Interview with Bryan Barberena above
Bryan Barberena must have guardian angels.
Leading up to the Daniel Rodriguez showdown last November, the 31-year-old UFC welterweight sustained two ruptured arteries in his abdomen during the last sparring session of training camp. The effects of the damage were not discernible immediately.
“The very first round I had taken a body kick by a training partner of mine and it didn’t feel out of the ordinary,” Barberena told MyMMANews. “Pushed through. Finished my three rounds. Hung out at the gym. Talked with the guys a little bit, my coach. And headed home.”
Barberena conducts his camps in North Carolina and commutes back to his home in Tennessee. Auspiciously, he didn’t pack his meal so he ended up going with an alternative source.
At that point, the agony started to materialize yet ‘Bam Bam’ just chalked it up to hunger.
“Went sat in the McDonald’s line the whole time,” Barberena said. “I got all the way to the dang thing. There was a huge line. I didn’t see any salads.”
He ended up going across the street and picking up a salad at Chick-fil-A delaying his journey back home. All these unforeseen circumstances added up to save his life.
Barberena had a four-and-a-half-hour drive ahead of him through the mountains. After a certain point, there are no exits, restaurants, gas stations, and cell phone reception is very weak. Talking with his wife while driving, the stomach pain hit another gear.
“I’m sweating like crazy,” Barberena stated. “Pouring sweat and [wife] was like, ‘you okay?’. I said. I don’t know, my whole body is tingling all the way down to my toes and my face, everything.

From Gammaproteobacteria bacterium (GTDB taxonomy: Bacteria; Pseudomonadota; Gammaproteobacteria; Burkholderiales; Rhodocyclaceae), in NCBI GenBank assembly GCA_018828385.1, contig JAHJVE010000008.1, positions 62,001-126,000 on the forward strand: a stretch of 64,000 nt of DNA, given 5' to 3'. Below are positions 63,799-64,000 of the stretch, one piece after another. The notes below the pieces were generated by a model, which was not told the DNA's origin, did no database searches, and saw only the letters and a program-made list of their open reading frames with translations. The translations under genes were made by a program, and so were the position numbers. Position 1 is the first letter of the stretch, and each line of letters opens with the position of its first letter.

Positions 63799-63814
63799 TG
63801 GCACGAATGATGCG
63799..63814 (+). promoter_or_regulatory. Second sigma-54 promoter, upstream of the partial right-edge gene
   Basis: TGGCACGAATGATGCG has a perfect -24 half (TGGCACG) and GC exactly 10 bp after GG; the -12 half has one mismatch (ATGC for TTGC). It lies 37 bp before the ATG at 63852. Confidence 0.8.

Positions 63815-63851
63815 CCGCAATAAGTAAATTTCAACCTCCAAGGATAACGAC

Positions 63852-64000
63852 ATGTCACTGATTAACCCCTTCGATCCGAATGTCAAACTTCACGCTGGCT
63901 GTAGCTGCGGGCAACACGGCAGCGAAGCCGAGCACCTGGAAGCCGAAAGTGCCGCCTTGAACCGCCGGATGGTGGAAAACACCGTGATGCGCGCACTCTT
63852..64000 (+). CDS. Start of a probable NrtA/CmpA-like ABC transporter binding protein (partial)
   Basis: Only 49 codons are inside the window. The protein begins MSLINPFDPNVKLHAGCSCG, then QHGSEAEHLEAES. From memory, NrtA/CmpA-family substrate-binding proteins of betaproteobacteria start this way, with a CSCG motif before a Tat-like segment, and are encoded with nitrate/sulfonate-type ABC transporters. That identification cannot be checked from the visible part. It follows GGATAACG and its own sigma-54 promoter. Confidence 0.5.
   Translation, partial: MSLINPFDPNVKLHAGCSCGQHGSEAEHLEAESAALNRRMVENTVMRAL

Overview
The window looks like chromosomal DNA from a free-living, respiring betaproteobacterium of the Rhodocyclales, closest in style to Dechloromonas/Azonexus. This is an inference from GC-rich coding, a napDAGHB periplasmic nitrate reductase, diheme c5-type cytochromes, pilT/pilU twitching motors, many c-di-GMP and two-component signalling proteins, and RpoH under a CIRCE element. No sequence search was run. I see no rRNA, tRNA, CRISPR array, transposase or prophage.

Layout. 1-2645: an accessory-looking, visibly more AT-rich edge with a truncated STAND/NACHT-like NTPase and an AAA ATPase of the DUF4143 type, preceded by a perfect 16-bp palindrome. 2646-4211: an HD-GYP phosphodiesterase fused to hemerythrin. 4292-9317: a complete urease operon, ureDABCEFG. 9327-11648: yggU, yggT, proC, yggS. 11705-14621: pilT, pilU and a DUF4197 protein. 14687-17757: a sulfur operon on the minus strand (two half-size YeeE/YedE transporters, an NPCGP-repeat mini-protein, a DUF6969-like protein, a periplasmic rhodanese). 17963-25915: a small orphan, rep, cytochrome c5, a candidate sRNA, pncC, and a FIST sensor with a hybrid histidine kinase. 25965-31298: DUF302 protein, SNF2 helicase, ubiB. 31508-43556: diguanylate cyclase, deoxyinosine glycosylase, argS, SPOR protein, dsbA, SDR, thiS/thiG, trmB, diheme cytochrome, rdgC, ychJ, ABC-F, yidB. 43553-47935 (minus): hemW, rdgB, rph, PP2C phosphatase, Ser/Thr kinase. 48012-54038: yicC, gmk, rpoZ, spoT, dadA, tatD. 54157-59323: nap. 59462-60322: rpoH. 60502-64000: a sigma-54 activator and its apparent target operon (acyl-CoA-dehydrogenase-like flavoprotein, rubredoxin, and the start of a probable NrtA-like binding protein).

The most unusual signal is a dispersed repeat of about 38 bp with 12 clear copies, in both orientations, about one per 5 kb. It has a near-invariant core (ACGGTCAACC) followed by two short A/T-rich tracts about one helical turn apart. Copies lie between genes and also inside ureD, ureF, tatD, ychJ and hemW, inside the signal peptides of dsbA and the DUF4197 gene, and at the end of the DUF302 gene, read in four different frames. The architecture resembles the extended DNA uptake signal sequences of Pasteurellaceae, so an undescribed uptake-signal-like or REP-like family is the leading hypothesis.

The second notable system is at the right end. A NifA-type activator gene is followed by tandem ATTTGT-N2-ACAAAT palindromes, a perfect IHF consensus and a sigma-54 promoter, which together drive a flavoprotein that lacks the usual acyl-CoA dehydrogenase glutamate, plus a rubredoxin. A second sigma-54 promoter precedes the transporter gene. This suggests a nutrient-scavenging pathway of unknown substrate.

“All of a sudden my vision went out. And I’m driving on the highway and I can’t see.”
His wife instructed him to pull over. Driving without sight in the fast lane is not an easy task.
“I just got over real quick,” Barberena said. “Thank goodness there were no cars there. All I can think in my head was when I can feel my tires get off of the pavement that’s when I need to stop.”
After acquiring his vision back on the side of the road, he contacted the emergency dispatch. Barberena then pulled into a church parking lot at the next exit and was taken to the nearest hospital in an ambulance after some deliberation.
Even under complete duress, the Gym-O representative was already in fight mode. When the Emergency Medical Technician tried to apply an IV, he thought of the repercussions inside of competition.
“You can’t do that,” Barberena told the EMT. “I’m supposed to fight this week coming. You can’t give me an IV. I would get in trouble by USADA and I won’t be able to fight. They would suspend me. You can’t give me an IV unless it’s something major.”
They agreed to put the valve in for emergency use which ended up being utilized for what was to come. Once at the hospital, the pain returned to unbearable levels and he was rushed into emergency surgery. Under the knife, Barberena had two liters of blood removed and a blood transfusion on top of 20 staples from the bottom of his stomach to the lower chest.
When his wife arrived at the hospital, the doctors told her that Barberena barely made it and a few minutes more the injuries could have been fatal.
“I never saw it as that bad even after the surgery,” the American revealed. “It didn’t really hit me until weeks later that I realized, man I almost just died.”
The long line at McDonald’s, stopping in front of an off-ramp before hitting the destitute mountains and getting transported directly to a trauma hospital only a few miles away all played a pivotal role in Barberena still being with his family and friends.
South Korea-based combat sports reporter that covers many of the major organizations around the world.